continued Town leaders were wary about ending leaf pickup or cutting back too far on recreational programs, especially when it comes to the pool.
“I’d like to see us continue doing a lot of the little things and see them add up instead of cutting something that people enjoy,” said Councilman Kyle Kotary.
Things were less certain when the Colonial Acres Golf Course came up. Though no decision was made, several on the board were quick to note the course operates well below break-even and the number of rounds played there have fallen by half since the town took it over. It is rented from the Open Space Conservancy for $1 per year, leading Kotary to wonder if its operation could be outsourced for a considerable profit.
Adding to the uncertainty is the fact $100,000 in improvements are slated for Colonial Acres. Councilman Jeffrey Kuhn, like others on the board, noted many of the proposed cuts spur philosophical debates about the role of government.
“Whether we need to operate a money losing par-3 golf course adds another dimension to it,” he said.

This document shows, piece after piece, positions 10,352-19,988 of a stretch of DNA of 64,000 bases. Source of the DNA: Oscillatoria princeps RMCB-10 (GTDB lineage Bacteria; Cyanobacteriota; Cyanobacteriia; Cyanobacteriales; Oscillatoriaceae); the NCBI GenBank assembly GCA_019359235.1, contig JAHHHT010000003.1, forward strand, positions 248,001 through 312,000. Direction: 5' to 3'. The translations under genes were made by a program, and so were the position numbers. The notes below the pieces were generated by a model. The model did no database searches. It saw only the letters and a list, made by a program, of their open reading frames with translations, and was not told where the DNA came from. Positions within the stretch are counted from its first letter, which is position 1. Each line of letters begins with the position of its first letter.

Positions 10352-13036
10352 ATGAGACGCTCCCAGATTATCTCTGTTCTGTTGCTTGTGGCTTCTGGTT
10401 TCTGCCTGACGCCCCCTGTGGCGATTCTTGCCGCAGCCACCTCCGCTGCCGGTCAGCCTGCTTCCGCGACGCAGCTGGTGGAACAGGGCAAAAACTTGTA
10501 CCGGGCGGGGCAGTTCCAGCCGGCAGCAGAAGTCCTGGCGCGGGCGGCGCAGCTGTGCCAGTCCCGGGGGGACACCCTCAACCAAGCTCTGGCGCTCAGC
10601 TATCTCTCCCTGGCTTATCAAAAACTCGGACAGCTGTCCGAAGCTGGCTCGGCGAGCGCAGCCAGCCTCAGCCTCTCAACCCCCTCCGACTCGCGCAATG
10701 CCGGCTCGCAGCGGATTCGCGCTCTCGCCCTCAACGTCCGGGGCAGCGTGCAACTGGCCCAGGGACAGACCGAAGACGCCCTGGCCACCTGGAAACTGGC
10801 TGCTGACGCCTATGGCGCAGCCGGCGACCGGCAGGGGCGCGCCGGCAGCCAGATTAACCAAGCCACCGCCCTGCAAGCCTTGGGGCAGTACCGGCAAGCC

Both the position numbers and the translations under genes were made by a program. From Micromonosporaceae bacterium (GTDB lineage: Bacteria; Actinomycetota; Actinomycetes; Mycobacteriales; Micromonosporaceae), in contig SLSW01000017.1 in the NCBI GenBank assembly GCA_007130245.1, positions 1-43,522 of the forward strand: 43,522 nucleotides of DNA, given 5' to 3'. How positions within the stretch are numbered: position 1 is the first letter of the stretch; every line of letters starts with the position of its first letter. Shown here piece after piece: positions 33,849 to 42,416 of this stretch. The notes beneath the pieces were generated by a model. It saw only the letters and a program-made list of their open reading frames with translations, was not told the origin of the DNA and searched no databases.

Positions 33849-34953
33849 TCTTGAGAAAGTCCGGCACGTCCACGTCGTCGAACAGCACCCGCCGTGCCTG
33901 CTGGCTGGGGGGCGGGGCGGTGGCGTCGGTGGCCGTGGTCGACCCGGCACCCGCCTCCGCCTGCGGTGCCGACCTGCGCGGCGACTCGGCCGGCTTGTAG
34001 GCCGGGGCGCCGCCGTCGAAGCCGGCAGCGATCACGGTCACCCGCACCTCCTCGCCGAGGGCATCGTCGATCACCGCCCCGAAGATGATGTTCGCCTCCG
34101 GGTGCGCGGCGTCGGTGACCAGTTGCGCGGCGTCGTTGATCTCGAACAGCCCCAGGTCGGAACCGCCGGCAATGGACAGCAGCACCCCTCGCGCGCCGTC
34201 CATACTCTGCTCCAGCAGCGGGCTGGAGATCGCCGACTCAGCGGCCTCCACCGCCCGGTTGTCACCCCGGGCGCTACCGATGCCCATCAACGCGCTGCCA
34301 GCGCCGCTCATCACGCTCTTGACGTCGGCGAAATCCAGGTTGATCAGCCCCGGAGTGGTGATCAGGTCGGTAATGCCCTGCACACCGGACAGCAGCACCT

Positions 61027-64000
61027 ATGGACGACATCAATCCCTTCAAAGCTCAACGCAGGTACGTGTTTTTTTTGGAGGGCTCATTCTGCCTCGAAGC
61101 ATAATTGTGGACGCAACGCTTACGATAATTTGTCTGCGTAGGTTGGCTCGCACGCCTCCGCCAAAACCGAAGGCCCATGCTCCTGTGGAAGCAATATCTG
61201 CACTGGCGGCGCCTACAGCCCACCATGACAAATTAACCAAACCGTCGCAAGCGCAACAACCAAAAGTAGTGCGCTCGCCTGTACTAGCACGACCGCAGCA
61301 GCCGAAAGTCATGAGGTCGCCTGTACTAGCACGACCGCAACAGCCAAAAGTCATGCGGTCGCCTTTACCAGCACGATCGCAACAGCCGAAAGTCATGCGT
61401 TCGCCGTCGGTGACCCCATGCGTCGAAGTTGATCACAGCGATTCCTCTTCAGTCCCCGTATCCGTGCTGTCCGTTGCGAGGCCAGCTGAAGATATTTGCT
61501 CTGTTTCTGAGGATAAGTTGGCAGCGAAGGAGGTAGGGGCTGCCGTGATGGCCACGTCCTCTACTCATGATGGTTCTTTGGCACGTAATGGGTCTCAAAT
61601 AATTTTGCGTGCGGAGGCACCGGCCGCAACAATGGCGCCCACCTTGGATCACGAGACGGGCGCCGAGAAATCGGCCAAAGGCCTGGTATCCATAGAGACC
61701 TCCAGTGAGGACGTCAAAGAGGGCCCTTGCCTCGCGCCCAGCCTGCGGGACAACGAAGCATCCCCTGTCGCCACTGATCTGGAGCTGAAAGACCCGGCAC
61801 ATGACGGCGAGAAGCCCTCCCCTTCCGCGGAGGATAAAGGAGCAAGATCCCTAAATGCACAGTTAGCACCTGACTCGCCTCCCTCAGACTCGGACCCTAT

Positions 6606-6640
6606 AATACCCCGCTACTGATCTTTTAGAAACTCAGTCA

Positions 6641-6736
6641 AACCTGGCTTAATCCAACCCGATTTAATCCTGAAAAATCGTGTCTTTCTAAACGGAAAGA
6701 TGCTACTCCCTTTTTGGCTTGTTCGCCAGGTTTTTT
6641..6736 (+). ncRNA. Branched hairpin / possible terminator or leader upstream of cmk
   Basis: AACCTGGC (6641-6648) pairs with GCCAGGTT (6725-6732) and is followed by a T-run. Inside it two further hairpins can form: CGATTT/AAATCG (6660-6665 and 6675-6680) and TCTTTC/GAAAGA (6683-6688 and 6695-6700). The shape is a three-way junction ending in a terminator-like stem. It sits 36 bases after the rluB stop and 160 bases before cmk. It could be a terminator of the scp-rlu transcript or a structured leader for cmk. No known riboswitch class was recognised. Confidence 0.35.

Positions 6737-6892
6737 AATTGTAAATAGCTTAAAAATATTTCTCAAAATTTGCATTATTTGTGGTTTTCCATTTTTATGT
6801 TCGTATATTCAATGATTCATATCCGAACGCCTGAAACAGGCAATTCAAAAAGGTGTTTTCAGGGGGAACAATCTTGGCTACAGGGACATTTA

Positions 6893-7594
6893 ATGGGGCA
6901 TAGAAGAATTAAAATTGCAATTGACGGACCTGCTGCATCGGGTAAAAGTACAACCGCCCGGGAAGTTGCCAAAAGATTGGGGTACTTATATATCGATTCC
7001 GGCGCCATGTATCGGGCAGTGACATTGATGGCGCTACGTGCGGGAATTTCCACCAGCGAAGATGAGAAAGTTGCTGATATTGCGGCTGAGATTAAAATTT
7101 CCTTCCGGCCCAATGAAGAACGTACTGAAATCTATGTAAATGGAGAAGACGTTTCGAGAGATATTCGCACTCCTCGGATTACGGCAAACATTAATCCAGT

The town’s lease on the golf course expires at the end of August, but the Conservancy will continue to rent it on a month-to-month basis until a decision is made. Town officials figure shuttering the course would save $50,000 in 2013.
Even if the board adopted all of the immediate cuts on the list for 2013 (including closing the transfer and compost facilities, ending leaf pick up, closing the golf course, dramatically cutting recreational opportunities, increasing fees and trimming police services in many areas) the savings would add up to under $800,000. Some previous estimates have put the town’s budget gap at $3.5 million.
Perennial debate codified
One resolution the board did pass Wednesday was a formal policy to guide what membership dues the town will pay for its employees.